BRADENTON, Fla. - As local families plan their back-to-school shopping trips, price hikes have some of them crunching the numbers a little harder, adding stress to the annual spending spree. Wednesday night, parents and kids in Bradenton got a little relief with free backpacks, supplies, health screenings and a night of fun at the museum.
There were mammoths and masks, bison and books, and even pirates with pencils. It felt like a summer field trip to Bishop Museum of Science and Nature for MCR Health's Back to School Health Bash.
"We're giving away 1,250 backpacks to all the kids," said Scott Works, MCR Health Sr. director of Marketing/Communications/Patient Experience. "There's pencils and crayons and pens and paper and notebooks and all the things that they need."
On top of free books, dinner and face painting, kids got health, dental and vision screenings, plus physicals and immunizations. For parents, these events make life a little easier, lightening the load during a heavy time.
"Each year, it seems like the lists get bigger and bigger the higher the grade," said Heather Snyder. "So, something like this, even if it helps a little bit, you know, it takes the cost off the parents, especially in this economy."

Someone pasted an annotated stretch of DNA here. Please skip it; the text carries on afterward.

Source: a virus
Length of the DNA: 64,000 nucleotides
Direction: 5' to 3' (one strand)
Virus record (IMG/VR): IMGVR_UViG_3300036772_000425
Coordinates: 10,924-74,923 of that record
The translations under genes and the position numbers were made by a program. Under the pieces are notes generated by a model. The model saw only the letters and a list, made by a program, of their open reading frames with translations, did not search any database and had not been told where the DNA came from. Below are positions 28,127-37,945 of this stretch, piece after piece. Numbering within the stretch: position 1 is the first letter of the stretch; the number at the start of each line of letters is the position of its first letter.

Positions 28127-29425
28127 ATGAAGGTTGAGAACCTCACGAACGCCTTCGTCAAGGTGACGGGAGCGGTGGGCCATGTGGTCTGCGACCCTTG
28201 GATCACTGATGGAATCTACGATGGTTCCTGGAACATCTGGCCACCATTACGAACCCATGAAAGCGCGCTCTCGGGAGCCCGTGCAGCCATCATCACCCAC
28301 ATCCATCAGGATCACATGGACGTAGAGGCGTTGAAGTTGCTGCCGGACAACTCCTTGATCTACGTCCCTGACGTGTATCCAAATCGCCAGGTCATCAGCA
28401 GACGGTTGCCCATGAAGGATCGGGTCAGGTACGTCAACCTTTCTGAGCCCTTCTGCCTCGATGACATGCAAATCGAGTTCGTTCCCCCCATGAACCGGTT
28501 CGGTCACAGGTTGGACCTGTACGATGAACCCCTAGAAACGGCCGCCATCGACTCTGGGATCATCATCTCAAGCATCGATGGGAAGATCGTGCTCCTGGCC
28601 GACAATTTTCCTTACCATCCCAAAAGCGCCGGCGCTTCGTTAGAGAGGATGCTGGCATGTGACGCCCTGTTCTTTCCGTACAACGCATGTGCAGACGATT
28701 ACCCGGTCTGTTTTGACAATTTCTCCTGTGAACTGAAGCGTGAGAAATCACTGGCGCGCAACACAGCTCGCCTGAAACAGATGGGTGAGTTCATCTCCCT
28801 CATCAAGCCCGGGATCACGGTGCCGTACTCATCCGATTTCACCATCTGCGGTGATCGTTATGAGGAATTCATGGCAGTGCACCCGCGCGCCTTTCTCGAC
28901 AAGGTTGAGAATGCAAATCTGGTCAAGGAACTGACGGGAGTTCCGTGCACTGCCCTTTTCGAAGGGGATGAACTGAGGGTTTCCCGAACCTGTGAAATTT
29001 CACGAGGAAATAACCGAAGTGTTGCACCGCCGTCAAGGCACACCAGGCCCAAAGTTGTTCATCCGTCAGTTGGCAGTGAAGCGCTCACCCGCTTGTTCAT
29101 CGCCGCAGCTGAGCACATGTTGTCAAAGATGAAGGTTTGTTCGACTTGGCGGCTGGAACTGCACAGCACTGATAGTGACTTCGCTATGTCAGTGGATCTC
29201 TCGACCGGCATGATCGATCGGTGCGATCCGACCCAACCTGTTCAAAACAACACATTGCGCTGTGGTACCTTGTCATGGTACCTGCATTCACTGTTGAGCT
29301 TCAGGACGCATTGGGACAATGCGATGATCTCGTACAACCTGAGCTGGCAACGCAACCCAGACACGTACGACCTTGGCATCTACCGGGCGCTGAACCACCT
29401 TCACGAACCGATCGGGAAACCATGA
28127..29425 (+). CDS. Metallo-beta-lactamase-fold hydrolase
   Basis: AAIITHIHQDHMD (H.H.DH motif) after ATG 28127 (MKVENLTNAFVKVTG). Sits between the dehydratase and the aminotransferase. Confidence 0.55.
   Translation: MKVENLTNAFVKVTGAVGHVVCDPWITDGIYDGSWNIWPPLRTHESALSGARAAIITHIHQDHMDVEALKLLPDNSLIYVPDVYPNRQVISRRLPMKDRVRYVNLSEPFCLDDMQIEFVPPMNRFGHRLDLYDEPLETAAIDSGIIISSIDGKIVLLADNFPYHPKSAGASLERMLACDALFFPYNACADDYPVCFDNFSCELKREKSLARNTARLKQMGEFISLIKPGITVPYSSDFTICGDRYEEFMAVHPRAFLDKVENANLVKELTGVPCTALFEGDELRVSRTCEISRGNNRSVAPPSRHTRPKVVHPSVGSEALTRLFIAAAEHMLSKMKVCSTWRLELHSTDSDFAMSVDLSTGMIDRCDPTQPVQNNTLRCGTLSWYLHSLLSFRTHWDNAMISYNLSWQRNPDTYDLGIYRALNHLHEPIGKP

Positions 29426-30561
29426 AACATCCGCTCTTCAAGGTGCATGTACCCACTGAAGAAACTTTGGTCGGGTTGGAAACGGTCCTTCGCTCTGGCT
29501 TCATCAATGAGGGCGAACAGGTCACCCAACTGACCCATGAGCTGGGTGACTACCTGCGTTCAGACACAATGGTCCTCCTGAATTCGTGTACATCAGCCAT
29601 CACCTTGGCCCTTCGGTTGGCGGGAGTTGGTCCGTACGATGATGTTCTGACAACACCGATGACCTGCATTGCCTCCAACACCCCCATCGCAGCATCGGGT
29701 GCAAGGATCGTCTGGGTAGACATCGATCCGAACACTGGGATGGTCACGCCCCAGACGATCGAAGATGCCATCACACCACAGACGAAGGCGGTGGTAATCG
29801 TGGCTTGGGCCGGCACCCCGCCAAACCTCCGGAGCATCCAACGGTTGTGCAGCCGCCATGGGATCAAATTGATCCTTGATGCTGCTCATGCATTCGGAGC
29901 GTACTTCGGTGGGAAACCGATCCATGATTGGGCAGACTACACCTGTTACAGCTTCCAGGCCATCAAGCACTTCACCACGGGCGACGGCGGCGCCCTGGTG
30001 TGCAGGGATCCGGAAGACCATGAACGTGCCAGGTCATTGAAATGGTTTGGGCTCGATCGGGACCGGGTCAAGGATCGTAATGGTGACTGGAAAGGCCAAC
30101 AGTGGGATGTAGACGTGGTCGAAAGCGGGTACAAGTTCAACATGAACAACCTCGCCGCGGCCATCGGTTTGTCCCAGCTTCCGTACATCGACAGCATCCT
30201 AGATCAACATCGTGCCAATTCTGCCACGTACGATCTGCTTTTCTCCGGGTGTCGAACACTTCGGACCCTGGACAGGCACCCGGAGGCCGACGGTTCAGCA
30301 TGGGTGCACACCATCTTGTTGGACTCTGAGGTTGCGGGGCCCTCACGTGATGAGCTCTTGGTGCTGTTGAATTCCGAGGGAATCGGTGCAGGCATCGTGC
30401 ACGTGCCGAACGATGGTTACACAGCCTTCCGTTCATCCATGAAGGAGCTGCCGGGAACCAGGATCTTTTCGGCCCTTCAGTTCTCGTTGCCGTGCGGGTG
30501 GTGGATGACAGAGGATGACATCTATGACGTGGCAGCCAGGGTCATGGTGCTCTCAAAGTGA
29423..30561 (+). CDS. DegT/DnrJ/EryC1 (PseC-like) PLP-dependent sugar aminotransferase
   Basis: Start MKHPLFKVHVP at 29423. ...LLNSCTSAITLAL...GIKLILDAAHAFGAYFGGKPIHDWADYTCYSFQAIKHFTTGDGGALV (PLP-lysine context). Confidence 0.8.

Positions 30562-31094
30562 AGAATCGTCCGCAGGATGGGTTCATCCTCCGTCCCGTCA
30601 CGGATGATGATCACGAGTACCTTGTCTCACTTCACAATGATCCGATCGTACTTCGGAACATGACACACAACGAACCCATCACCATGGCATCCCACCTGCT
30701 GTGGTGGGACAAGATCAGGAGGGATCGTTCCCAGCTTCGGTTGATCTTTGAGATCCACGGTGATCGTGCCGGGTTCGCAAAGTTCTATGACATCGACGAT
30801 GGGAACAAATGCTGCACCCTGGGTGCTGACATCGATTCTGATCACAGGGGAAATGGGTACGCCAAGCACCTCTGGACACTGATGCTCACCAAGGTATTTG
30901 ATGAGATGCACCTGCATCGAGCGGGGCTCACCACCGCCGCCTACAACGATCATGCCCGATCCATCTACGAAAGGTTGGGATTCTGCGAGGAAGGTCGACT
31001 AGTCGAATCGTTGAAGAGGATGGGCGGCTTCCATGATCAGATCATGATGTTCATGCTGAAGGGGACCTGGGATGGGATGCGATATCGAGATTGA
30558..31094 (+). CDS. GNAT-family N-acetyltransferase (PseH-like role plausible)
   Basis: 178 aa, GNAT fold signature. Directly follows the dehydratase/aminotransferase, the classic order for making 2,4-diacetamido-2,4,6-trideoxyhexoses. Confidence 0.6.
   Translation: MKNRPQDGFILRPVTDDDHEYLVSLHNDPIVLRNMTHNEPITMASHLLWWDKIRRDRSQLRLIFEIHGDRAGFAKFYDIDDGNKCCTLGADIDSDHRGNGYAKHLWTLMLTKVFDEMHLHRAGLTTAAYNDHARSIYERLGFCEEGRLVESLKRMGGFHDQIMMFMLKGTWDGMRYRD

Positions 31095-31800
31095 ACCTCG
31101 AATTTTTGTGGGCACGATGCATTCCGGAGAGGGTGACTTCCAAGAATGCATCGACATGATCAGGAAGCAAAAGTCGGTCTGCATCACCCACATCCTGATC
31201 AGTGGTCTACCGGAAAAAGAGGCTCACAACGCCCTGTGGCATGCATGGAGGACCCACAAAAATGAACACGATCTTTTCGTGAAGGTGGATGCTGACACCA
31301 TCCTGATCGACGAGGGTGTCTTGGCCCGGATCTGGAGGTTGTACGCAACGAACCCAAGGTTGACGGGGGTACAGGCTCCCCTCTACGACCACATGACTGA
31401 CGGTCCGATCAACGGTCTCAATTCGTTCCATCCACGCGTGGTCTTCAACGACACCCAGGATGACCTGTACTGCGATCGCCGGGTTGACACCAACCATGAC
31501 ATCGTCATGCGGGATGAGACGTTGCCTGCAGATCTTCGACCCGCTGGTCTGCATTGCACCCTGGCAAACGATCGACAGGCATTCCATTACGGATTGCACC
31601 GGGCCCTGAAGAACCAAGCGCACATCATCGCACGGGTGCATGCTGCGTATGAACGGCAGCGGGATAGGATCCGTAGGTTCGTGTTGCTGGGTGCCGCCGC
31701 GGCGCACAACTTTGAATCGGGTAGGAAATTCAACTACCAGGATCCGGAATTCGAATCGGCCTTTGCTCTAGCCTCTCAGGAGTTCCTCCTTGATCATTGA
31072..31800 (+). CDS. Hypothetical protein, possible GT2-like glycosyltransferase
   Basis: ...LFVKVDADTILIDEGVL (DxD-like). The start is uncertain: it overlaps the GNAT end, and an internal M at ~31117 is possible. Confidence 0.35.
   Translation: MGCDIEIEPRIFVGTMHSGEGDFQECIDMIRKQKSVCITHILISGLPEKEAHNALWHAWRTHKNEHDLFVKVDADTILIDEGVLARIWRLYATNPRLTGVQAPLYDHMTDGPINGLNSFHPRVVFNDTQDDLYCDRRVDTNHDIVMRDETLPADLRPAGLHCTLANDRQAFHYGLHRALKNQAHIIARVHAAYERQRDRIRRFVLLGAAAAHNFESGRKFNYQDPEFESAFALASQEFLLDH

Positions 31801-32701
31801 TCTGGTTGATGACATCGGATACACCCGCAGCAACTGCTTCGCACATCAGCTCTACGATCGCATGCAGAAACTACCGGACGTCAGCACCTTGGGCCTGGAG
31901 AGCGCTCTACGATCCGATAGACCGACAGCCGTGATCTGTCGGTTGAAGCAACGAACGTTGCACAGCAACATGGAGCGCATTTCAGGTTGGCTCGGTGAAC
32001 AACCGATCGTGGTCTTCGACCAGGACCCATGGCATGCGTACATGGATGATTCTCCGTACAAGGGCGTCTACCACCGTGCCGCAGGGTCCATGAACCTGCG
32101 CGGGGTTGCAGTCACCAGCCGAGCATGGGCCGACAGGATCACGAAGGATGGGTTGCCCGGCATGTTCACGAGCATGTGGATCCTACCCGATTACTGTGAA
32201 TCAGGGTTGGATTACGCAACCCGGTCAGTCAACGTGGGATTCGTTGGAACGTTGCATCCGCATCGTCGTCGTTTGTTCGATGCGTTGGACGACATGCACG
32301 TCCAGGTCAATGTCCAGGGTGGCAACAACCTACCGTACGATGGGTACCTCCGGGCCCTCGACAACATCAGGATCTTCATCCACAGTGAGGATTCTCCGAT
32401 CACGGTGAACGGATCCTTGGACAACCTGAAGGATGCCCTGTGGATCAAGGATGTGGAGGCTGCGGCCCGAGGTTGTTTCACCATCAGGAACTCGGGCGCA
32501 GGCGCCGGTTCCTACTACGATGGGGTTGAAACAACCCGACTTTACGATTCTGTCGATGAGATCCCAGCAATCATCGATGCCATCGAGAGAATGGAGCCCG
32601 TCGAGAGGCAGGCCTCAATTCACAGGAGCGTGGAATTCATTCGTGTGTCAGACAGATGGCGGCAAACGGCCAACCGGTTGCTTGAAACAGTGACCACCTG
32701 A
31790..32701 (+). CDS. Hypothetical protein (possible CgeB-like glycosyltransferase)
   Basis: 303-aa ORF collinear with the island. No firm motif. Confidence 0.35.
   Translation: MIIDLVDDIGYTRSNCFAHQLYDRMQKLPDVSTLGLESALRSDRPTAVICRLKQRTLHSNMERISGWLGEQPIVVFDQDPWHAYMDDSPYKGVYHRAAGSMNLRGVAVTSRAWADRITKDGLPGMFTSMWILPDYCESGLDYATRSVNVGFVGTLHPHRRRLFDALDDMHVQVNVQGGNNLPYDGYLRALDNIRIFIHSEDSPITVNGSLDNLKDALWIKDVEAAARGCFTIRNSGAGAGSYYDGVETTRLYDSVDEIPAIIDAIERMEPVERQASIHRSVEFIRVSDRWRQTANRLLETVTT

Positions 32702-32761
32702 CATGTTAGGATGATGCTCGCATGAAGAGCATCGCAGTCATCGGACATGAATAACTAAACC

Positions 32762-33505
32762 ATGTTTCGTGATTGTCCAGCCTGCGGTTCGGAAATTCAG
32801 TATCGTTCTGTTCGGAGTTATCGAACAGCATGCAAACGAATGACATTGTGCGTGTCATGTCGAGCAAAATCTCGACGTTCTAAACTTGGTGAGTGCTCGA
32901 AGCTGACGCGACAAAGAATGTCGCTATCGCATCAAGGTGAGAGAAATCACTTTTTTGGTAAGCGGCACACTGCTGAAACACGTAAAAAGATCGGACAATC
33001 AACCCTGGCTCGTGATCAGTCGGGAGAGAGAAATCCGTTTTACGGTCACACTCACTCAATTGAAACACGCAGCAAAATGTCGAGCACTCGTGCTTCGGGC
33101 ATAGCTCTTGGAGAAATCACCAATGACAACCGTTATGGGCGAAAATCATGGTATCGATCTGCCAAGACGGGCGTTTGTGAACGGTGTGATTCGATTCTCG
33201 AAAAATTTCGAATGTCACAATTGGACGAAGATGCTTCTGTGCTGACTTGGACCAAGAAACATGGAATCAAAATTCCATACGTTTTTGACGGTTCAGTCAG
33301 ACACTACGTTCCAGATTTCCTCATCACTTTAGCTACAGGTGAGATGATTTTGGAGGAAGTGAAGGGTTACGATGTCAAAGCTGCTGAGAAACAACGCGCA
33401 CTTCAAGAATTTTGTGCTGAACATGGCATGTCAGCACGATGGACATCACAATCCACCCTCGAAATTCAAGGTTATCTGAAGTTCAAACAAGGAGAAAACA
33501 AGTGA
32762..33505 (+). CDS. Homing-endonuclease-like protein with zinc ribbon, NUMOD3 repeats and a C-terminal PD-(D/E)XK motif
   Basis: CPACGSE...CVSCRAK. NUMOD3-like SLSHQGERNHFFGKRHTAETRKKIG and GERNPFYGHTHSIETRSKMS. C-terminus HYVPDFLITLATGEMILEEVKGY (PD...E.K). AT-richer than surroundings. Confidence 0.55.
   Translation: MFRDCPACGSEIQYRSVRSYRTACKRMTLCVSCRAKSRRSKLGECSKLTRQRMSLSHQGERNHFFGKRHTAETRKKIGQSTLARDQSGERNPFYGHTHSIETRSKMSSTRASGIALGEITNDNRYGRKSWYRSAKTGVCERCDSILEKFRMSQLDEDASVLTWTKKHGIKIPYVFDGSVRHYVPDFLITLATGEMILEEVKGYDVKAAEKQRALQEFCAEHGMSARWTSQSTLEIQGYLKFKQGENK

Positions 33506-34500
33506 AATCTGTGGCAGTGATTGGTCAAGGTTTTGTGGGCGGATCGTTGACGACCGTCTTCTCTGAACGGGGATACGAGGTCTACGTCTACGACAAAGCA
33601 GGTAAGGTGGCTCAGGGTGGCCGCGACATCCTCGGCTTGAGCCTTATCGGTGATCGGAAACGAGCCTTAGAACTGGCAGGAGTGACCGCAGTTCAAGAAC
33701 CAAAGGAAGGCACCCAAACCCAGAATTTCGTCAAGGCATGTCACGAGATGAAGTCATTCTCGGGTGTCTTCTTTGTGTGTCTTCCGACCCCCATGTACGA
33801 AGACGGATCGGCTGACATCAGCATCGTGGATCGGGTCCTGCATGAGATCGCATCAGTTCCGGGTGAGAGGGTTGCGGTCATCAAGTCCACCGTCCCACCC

The price of nearly everything is up as the country battles the highest inflation rate in 40 years. A study found that back-to-school shopping this year will see just a 5.5% gain in spending compared to last year's 13% jump.
The reasons? Inflation, no more stimulus money, supply chain disruptions, rising interest rates, and declining personal savings.
"We've been getting calls for days just from parents that couldn't afford backpacks, parents that their kids are going to go back to school without anything," Works said. "It's one thing to be poor. It's another thing to feel poor. And we want to send these kids back to school with dignity."
Forty-five minutes before the doors opened, a massive line wrapped around the block, and 45 minutes in, it was just as long.
All 1,250 backpacks were handed out because so many families showed up, MCR Health plans to announce another free backpack event to take place before school starts.
"We just want to give families a night out that they can experience together, not have to worry about paying for anything," said Dr. Sheila Halpin with Soar in 4, a community initiative aimed at advancing early childhood and school readiness.
More help is around the corner. Florida's back-to-school sales tax holiday kicks off July 25th. It was extended to 14 days and will bring $100 million dollars in tax relief.